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Most beach sand is staying put

Most of 500,000 cubic yards of sand that was pumped two years ago from nearby John's Pass to replenish the beach here is staying put, according to the latest study. That's good news, say state and county engineers who have reviewed the report.

What may not be good news is that much of the erosion that is occurring is in the area of the controversial breakwater _ a pile of rocks put up in 1986 off the county access beach in Redington Shores to prevent beach erosion.

"The erosion that occurred definitely has something to do with the presence of the breakwater," said Li-Hwa Lin, assistant research scientist in the University of Florida's Department of Coastal and Oceanographic Engineering.

Lin and his associates, along with researchers at the University of South Florida, have periodically surveyed the approximately three-mile stretch of shoreline since it was replenished in 1988. The latest report is the eighth and final report in the series.

A portion of the final report is expected to be completed within 30 days, according to James Terry, chief of Pinellas County's Coastal Management Division.

Terry declined to comment on the study's finding that the breakwater seemed to be contributing to erosion of sand in the off-shore portion of the beach that was surveyed.

But Lonnie Ryder, environmental administrator with the state's division of beaches and shores, said he hopes to call a meeting with Terry in the next few weeks to discuss concern about the breakwater.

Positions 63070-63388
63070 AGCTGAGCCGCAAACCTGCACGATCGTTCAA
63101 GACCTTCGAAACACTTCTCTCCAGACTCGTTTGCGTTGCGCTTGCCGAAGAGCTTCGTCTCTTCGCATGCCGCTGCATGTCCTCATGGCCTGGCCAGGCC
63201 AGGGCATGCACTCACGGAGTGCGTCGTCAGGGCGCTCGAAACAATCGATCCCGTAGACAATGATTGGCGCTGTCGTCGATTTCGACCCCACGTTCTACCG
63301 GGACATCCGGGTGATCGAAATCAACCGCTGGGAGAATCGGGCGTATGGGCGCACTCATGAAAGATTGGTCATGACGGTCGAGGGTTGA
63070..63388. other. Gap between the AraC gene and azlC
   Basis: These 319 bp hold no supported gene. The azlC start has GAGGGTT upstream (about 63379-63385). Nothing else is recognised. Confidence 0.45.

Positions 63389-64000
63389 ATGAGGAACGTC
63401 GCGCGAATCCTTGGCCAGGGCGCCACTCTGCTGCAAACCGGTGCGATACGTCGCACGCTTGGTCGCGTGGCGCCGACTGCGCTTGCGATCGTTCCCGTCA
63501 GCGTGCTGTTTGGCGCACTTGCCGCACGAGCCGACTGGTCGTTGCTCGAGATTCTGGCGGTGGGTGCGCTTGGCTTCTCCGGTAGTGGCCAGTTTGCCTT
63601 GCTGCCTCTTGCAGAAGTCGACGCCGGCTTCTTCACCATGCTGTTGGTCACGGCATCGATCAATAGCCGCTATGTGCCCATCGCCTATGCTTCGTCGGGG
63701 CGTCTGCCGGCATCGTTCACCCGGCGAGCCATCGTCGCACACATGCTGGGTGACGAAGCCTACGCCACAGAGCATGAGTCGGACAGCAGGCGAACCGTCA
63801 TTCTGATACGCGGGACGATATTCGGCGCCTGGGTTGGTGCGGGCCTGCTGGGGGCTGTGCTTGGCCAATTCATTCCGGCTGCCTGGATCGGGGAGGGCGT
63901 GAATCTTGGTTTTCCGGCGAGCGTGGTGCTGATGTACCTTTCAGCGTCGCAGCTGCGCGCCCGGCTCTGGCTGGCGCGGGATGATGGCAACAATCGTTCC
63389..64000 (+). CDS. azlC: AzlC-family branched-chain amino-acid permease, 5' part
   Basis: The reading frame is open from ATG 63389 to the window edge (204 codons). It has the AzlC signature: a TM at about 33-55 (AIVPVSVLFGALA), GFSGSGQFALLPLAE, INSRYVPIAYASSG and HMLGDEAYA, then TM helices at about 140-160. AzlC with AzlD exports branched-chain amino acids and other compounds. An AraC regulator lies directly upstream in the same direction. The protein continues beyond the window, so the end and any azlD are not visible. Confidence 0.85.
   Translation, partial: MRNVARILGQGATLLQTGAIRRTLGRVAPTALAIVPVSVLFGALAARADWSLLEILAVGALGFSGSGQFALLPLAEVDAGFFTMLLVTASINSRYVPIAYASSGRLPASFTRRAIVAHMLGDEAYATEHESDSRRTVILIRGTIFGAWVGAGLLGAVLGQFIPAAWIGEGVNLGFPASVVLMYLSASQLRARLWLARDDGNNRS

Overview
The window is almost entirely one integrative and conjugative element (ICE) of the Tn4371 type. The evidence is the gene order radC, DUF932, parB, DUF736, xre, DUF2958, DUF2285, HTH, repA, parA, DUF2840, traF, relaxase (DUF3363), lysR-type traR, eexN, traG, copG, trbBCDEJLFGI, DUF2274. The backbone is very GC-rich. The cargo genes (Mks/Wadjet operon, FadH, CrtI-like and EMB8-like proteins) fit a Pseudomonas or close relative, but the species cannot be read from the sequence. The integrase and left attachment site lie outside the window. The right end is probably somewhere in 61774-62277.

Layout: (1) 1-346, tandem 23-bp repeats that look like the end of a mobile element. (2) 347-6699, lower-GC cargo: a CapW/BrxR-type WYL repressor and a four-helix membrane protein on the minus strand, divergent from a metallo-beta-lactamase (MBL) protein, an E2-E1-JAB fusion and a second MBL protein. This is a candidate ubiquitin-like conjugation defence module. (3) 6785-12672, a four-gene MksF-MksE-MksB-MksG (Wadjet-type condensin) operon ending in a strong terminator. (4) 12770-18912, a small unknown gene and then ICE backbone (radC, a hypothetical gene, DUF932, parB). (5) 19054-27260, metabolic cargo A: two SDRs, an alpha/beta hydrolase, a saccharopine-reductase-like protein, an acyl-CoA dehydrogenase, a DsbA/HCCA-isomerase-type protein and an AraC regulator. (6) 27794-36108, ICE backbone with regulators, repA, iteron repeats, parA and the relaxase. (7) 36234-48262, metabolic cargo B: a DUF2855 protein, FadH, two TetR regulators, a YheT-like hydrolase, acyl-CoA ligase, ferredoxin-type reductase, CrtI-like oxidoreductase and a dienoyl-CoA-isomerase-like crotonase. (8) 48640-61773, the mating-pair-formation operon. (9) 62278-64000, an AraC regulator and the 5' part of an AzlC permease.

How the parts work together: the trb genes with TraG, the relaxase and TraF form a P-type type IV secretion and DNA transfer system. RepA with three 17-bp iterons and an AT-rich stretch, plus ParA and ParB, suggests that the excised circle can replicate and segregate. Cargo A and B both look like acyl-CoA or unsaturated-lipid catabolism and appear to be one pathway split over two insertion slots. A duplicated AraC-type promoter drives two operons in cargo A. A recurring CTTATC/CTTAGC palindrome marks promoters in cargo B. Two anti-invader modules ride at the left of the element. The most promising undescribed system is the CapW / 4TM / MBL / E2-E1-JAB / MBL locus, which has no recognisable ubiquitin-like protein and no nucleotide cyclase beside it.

"I think the study is valuable and indicates we may have a continuing problem with that breakwater," Ryder said. "It is something that we need to discuss at this point."

Redington Beach Mayor Ramona Updegraff, a vocal opponent of the use of breakwaters, hopes the study results will bolster her stand against the structures. She and other critics of breakwaters contend they rob sand from one beach to build another.

"I am writing a letter to Pinellas County (officials) and commissioners to ask if they would evaluate this for the long term and if they would consider not ever considering hard structures for our coastline," she said.

In 1986, Updegraff almost single-handedly persuaded Gov. Bob Martinez and the Florida Cabinet to decide against placing five breakwaters from North Redington Beach to Indian Rocks Beach.

Updegraff's action resulted in about a year's delay of beach nourishment projects at Indian Rocks Beach and Indian Shores. The Indian Rocks Beach restoration project currently is under way, and the county is seeking a permit to begin the Indian Shores section.

Recent concern over a sediment that is killing offshore sponges may result in further delays for the Indian Shores project.

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